Perhaps you can call the domestic violence hotline and get advice and more resources. There are safety plans online. Educate yourself about the cycle of violence and how the good times often make it difficult for the person to leave. Lenore Walker is the expert who has a lot to say about this topic.

There are support groups like CODA - for the codependent, a 12- step group for people who risk their own safety to be with someone who is bad for them. If there is substance abuse, Alanon is another group for her and the kids. There is so much to learn on this subject. Waking the Tiger by Peter Levine talks about the traumatic experience of violence and how disconnected one can become from their own body and experience. She probably has PTSD. I wish you well on this journey. Let me know if there is anything more you need. Anyway... Take care!! Michelle Lane

I survived a horrendously abusive relationship (we're talking physical torture) and am now happily involved in a healthy one. so feel adequately well-informed to address this topic. First you say that you recently ''found out'' about the abuse. I'm assuming that was through another family member. If the SIL didn't tell you herself, and you have expressed your concern, then you have done what you can. That doesn't mean her siblings (your husband, et al) should be keeping quiet, but as a SIL, all you can do is offer a safe place to go in the event she decides to leave, and offer her resources. If you ''out'' the abuse, as you seem to want to do, you are potentially setting her up for increased or intensified abuse, or worse, more abuse on the children.

Tell your SIL as well as her children (separately), in private, that you will help in any way you can, and will provide a safe place for them to stay. You don't need to do this very often; it's not like they don't live with it everyday. Try to keep from being pushy and judgmental. If you push her too far, she'll probably shut down, out of shame, fear, and terror that her children will be taken away.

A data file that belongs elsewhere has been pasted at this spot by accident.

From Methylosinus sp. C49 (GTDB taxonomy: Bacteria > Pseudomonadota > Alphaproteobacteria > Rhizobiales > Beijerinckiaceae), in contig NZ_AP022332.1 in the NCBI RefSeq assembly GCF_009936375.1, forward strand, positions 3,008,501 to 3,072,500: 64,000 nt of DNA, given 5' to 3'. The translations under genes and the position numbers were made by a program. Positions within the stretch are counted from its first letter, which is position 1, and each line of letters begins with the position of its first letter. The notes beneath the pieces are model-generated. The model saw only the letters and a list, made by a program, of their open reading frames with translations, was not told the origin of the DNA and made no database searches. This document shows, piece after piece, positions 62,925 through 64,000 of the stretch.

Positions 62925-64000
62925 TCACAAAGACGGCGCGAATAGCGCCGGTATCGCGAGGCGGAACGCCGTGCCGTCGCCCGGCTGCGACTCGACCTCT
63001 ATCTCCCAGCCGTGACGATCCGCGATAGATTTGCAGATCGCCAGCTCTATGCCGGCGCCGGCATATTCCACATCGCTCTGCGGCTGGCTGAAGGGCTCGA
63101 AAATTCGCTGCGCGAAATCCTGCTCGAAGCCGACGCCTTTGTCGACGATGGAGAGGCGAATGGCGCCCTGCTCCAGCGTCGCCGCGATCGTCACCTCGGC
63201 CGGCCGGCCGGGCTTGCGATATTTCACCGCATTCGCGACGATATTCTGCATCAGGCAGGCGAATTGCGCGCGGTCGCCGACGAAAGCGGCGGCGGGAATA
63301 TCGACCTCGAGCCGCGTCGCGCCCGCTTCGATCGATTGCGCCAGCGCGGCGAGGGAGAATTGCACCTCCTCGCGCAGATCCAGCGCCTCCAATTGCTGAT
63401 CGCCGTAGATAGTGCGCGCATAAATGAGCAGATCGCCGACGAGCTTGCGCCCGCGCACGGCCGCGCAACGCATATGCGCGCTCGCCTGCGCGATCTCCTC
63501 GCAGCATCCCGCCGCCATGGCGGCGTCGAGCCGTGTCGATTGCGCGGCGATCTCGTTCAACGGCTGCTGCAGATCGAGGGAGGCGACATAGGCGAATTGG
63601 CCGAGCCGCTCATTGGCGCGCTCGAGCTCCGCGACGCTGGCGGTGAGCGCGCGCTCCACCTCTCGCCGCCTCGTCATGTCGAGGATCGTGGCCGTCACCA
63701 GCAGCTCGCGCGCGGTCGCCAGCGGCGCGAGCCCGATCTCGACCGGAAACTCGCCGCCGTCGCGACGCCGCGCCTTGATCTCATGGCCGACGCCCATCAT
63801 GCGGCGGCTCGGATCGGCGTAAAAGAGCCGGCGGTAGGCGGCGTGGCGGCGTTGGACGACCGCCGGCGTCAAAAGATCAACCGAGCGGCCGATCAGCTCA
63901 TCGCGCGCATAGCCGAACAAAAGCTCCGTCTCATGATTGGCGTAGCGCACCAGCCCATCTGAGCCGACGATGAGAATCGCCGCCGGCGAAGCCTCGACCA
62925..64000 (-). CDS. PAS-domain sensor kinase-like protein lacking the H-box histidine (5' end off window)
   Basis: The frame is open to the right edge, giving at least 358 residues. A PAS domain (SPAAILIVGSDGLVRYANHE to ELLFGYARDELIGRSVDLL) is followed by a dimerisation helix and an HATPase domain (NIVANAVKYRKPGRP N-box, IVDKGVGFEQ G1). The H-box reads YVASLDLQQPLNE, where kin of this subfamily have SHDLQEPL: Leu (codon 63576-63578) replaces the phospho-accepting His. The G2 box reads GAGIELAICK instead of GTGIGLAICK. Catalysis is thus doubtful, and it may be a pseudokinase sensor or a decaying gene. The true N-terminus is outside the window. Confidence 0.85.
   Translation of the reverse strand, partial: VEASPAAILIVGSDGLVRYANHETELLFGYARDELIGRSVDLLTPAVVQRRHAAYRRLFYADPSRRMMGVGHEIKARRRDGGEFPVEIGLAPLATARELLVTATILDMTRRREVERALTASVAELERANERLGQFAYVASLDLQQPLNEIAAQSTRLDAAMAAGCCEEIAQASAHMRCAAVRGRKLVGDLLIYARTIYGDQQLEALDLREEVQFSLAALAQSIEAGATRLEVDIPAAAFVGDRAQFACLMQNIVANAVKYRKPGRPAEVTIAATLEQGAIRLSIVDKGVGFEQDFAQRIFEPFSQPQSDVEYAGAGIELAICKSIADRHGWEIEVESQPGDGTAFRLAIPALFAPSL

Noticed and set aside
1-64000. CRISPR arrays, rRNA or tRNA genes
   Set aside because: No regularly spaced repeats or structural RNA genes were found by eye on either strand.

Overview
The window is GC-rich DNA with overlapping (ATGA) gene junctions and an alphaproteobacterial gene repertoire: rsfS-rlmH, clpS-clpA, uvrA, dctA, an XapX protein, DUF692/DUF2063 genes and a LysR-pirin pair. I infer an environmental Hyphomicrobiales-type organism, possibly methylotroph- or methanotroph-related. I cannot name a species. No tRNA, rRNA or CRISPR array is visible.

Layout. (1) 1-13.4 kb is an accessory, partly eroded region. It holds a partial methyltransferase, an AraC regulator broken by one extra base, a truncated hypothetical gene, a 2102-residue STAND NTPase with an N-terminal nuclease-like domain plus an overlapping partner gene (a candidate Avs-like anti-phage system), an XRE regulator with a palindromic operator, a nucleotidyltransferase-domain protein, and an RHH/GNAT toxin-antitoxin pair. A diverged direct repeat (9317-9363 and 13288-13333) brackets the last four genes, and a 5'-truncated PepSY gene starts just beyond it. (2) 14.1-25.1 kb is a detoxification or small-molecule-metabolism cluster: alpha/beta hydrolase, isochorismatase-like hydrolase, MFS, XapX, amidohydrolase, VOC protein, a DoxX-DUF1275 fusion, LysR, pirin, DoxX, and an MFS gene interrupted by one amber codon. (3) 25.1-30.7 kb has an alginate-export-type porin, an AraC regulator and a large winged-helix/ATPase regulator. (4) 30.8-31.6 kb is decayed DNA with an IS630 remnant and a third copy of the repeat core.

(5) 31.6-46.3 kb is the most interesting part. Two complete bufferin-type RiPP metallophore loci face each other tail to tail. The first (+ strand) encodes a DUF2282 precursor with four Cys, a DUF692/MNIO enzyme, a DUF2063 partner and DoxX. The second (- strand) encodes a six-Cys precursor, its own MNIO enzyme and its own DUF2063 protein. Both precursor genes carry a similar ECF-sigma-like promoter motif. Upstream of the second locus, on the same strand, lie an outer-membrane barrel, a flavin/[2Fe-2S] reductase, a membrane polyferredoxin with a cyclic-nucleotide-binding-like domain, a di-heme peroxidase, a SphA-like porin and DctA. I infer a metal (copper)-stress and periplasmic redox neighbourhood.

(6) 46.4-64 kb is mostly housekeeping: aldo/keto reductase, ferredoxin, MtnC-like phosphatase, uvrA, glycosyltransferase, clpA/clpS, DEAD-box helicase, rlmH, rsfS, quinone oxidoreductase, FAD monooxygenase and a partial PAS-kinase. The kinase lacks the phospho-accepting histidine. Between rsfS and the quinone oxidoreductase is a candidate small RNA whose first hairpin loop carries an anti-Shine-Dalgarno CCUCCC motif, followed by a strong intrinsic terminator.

You need to be talking with your husband and any other siblings, and/or their parents. Tell them you need to call CPS because the children aren't safe, and that their family member needs their support, not their silence, in order to survive. Tell them that women are killed every single day by abusive husbands. Tell them that abused children turn into abusing adults. Tell them that their silence or denial keeps your SIL from growing the courage she needs to get out of the relationship. If you can unlock your in-laws code of silence, then perhaps they can all offer to assist your SIL safely out of this relationship.

In the end, understand that although you can dive in and try to save the kids, you can do nothing to persuade her to leave if she refuses to do so. I'm not saying be hands-off, I'm saying be careful -- women in these situations often protect their abusers, and if pushed, may strike out at you. They often are fiercely guarded and don't want to be intruded upon. They do, however, need to know that you are there and willing to help.

I have far more to say on this issue, but will leave it here. If you want to email me, please feel free. heather

Call any domestic violence hotline or the national domestic violence hotline 1-800-799-SAFE (7233) and ask.

My gut feeling is - don't bring it up to the husband ESPECIALLY in front of a group. Your sister-in-law will feel it later. In her husband's eye's, she is the cause of her own abuse. It is her fault, not his. She is the only person who can choose to leave the situation. She may be staying for a variety of reasons. For instance, are there children in common between this husband and wife? Often, courts will give the chilrden unsupervised visits with the abuser, especially if there is no legally documented history of abuse, who will then take out his anger on them since he can no longer abuse the Mother. The mother will go back into the relationship to spare the children the physical abuse.

You can help out by getting her to at least call a domestic violence shelter and have them help her safety plan. For instance, if he is beginning to get into a mood where violence is likely, then move into a safer room of the house (stay out of the kitchen where there are knives or a bathroom where there are no exits/lots of hard objects like tile). Her local shelter can also help her know what legal strategy and other resources she has at her disposal should she decide to leave.